Fungal Skin Diseases
Several types of fungi grow on human skin, typically confined to the stratum corneum, or outermost layer of skin. Examples include tinea capitis, or fungal infection of the scalp. Also known as ringworm, tinea capitis is caused by fungi from the Trichophyton or Microsporum genus and most commonly occurs in children. It is highly contagious, spreading through direct or indirect (use of same comb or hat) contact. Typically the infection results in hair loss in patches and mild redness of the scalp, plus crust and scale formation. Tinea barbae is a fungal infection (T. rubrum) affecting the beard area in adult men. Tinea corporis (M. canis) is a superficial fungal infection of the skin that can occur anywhere on the body and can affect people of all ages.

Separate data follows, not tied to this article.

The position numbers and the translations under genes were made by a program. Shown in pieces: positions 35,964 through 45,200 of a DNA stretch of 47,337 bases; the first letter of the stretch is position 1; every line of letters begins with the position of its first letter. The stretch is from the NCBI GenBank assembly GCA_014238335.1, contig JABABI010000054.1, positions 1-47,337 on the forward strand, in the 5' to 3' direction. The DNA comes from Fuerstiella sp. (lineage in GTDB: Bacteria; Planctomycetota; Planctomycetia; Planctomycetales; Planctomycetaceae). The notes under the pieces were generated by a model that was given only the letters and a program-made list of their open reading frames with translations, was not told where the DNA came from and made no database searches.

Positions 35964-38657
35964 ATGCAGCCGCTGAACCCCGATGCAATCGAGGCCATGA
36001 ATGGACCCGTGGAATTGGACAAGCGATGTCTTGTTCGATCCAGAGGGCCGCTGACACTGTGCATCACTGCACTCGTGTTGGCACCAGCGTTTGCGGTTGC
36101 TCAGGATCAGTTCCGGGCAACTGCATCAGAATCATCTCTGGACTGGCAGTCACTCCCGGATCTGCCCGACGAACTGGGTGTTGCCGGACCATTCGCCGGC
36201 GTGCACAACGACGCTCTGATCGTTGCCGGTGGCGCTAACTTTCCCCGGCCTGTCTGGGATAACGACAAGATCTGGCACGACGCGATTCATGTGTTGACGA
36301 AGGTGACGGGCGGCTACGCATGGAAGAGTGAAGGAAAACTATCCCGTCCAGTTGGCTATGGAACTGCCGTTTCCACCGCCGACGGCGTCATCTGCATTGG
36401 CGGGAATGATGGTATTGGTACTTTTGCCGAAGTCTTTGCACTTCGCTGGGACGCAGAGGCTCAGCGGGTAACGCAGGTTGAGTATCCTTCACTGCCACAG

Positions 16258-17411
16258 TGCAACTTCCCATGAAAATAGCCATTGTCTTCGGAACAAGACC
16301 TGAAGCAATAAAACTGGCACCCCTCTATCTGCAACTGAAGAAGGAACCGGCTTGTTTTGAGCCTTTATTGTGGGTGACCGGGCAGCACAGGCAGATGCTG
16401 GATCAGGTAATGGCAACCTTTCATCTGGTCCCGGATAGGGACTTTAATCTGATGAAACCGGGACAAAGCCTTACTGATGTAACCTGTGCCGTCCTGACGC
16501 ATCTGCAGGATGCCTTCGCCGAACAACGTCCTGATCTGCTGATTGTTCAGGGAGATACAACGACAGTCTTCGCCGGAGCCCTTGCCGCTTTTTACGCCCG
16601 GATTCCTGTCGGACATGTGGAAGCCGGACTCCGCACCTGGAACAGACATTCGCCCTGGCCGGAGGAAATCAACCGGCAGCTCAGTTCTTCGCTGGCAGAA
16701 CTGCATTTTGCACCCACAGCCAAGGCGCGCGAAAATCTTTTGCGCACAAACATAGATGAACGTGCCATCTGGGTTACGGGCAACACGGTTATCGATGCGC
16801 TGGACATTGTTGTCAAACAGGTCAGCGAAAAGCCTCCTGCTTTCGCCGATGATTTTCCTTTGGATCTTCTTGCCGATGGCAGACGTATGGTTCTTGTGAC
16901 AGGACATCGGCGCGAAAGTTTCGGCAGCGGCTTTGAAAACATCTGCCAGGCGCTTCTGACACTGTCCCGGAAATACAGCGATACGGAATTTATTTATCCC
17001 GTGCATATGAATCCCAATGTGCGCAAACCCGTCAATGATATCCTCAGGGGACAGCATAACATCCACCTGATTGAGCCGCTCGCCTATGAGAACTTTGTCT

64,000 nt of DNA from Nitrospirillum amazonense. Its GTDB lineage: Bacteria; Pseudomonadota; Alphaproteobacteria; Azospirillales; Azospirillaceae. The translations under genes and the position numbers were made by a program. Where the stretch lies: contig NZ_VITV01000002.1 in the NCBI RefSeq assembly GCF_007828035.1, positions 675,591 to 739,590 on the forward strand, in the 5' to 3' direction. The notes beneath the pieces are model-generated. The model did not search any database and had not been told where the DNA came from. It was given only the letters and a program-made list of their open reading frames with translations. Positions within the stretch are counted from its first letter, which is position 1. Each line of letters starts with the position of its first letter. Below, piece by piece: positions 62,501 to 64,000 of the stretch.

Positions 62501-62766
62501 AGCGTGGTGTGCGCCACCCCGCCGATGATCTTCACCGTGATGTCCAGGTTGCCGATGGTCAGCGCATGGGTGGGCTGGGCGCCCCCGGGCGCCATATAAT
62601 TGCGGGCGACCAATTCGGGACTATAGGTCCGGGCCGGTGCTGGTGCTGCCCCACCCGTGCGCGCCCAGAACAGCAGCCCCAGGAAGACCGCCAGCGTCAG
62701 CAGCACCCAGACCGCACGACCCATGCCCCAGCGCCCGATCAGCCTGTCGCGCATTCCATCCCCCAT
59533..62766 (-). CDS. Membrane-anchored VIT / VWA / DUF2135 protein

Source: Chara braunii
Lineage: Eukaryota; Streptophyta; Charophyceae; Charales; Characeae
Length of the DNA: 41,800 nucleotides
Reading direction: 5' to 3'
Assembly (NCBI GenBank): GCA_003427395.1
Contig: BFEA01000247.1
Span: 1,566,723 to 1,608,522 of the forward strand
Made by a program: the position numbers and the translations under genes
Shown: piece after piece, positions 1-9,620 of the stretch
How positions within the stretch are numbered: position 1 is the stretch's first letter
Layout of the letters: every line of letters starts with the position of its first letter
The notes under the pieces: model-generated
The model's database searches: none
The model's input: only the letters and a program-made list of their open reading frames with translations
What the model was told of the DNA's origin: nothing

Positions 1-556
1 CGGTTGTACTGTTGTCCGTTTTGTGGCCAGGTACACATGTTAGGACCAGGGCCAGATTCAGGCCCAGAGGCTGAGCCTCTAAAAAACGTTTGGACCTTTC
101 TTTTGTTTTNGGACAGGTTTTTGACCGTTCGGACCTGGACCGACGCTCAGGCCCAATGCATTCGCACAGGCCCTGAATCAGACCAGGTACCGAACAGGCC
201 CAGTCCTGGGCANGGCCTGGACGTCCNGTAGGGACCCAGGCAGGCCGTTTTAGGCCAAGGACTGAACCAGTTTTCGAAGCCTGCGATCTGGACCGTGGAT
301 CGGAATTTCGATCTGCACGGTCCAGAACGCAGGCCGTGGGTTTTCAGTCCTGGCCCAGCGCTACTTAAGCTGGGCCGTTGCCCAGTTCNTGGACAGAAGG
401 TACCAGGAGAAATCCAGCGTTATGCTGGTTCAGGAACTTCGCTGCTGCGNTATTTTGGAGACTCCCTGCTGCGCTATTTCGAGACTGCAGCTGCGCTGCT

Predisposing factors that lead to fungal skin infections, also called dermatophytoses, include excessive heat and humidity or areas of the body where the skin folds on itself. Tinea cruris (T. rubrum or Candida albicans) is a dermatophytosis of the inguinal region of the body, also called jock itch, and tinea pedis (T. rubrum or T. mentagrophytes), or athlete's foot, is a fungal infection of the feet. Athlete's foot affects 20% to 25% of the global population and manifests itself by diffuse scaling and redness in the area between the toes. If the infection spreads to the toenails, the condition is called onychomycosis. Fungal skin infections are typically treated with topical over-the-counter antifungal ointments that contain clotrimazole, miconazole, or terbinafine.